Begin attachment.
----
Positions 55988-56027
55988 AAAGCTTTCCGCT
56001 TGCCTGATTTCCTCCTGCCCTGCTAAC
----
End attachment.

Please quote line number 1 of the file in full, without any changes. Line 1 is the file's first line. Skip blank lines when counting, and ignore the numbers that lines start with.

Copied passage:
Positions 55988-56027